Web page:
Indian full-service domestic airline Vistara has taken delivery of its 20th aircraft, passing the Indian government’s threshold for an airline to operate internationally, which is planned for later this year.
The airline’s latest A320neo landed at New Delhi’s Indira Gandhi International Airport April 4, joining six other A320neo and 13 A320ceo models and completing the carrier’s initial aircraft order.
Vistara used the occasion to announce orders for a further two A320neos, which are expected to be delivered by June 2018 and indicated it was seeking larger models to undertake medium-haul services.
A Vistara spokesman told ATW April 6 that the intention was to start regional international services with the A320s in the second half of this year. It was not yet in a position to name destinations.
“At the same time, we are reviewing the type of aircraft we’ll need to support our future plans of international expansion so that we can commence medium-haul routes (between 5-9 hours) after launching the regional/short-haul international routes.”
Vistara, a 51/49 joint venture between Tata Sons, one of India’s largest conglomerates, and Singapore Airlines, will use the new A320neo to increase frequencies on its existing domestic routes.
“This is not just another addition to our fleet, but a landmark one that signals Vistara’s arrival on the global map and marks the beginning of our next phase of growth,” Vistara CEO Leslie Thng said as he marked the latest aircraft’s arrival.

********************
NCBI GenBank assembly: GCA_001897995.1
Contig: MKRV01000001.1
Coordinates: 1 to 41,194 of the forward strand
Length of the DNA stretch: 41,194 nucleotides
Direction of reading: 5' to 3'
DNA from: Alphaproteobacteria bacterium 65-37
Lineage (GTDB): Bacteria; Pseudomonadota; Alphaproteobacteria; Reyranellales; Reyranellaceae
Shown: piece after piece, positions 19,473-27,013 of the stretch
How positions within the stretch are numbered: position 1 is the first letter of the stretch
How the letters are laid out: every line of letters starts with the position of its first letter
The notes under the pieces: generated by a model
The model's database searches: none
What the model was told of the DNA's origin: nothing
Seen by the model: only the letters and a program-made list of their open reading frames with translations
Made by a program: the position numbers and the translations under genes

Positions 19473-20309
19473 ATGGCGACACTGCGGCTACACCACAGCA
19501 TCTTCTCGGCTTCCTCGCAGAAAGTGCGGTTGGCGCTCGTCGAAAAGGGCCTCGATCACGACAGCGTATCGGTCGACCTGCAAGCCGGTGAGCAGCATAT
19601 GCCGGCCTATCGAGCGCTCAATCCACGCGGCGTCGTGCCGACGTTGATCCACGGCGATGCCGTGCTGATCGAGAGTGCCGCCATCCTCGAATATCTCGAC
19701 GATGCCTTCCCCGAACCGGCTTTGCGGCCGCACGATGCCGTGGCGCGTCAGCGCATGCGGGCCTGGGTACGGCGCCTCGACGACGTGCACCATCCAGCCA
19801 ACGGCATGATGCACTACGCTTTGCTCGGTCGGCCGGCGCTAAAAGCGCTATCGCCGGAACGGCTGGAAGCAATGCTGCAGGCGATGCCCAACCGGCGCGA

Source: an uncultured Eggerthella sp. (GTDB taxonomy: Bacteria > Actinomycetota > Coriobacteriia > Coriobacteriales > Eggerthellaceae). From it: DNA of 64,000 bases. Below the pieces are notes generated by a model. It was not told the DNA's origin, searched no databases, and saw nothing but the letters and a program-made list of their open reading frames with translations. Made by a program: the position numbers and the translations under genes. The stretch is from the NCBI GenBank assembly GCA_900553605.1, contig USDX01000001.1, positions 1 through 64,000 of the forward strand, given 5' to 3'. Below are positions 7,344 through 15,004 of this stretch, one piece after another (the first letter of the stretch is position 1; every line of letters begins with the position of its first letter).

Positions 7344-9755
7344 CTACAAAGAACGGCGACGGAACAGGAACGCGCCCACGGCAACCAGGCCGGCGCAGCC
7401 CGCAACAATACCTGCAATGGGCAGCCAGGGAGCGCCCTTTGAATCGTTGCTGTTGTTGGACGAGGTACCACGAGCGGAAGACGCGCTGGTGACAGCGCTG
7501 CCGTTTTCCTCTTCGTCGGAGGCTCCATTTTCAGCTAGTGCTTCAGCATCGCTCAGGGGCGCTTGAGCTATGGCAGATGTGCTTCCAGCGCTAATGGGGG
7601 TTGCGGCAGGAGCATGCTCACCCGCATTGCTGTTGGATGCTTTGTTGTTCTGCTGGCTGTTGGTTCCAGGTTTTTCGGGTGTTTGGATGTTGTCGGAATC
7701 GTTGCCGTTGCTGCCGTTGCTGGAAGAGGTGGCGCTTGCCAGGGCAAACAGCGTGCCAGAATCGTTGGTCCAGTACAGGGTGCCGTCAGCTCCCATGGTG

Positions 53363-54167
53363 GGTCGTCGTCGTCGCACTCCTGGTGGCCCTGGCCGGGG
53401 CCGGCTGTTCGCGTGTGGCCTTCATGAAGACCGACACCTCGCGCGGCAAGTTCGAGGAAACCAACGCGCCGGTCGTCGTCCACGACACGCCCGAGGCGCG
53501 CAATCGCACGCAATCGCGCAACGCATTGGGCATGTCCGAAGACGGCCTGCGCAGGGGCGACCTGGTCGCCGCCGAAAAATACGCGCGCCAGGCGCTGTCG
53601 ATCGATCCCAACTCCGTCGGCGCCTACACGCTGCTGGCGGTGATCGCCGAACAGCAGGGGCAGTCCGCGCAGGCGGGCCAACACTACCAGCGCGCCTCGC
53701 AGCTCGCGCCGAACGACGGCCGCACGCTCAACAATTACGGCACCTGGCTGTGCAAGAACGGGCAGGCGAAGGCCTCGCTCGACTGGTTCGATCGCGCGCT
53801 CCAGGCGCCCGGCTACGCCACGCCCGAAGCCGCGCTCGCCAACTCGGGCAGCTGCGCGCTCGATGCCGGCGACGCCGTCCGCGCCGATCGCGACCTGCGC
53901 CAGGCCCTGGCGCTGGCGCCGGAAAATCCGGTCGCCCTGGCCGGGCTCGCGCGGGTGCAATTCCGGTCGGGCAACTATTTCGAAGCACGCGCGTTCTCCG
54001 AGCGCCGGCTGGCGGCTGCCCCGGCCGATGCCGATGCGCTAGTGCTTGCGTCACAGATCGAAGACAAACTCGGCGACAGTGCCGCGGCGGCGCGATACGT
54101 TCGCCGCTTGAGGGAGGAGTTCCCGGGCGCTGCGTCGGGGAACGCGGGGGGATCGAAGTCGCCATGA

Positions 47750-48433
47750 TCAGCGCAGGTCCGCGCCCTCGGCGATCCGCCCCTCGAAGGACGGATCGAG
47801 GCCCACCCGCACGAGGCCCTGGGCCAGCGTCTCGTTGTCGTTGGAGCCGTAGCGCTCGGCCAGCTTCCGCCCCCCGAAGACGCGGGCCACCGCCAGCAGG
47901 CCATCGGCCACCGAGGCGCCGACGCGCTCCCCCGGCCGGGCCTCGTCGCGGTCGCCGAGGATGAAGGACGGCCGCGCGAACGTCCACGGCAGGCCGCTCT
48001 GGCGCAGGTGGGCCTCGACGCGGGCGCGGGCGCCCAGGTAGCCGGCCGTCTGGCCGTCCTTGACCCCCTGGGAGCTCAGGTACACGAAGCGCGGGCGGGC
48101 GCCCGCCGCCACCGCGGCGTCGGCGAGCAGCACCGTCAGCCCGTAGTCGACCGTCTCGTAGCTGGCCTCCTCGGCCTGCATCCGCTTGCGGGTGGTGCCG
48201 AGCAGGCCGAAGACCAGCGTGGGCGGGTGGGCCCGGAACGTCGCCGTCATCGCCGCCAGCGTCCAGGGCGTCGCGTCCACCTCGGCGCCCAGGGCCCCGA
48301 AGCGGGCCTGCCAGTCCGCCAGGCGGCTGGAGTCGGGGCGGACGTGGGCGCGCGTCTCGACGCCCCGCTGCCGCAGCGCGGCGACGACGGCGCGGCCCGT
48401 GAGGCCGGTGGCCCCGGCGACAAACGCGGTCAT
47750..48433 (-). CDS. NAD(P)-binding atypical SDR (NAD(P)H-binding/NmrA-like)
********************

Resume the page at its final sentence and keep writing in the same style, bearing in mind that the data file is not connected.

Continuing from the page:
Since Vistara began operations in January 2015, the airline has flown more than 8.5 million passengers and today serves 22 Indian destinations with more than 700 flights weekly.
The company’s new aircraft come in an unusual three-class configuration for a single-aisle aircraft, consisting of eight business-class, 24 premium-economy and 126 economy-class seats.
Until 2016, Indian regulations stipulated that an airline could only begin international services after it had been in business for five years and had a minimum fleet of 20 aircraft.
That regulation was eased in June 2016, with the new National Civil Aviation Policy doing away with the five-year qualification. However, airlines are still required to operate at least 20 aircraft, or reserve 20% of their fleet for domestic operations, whichever is higher.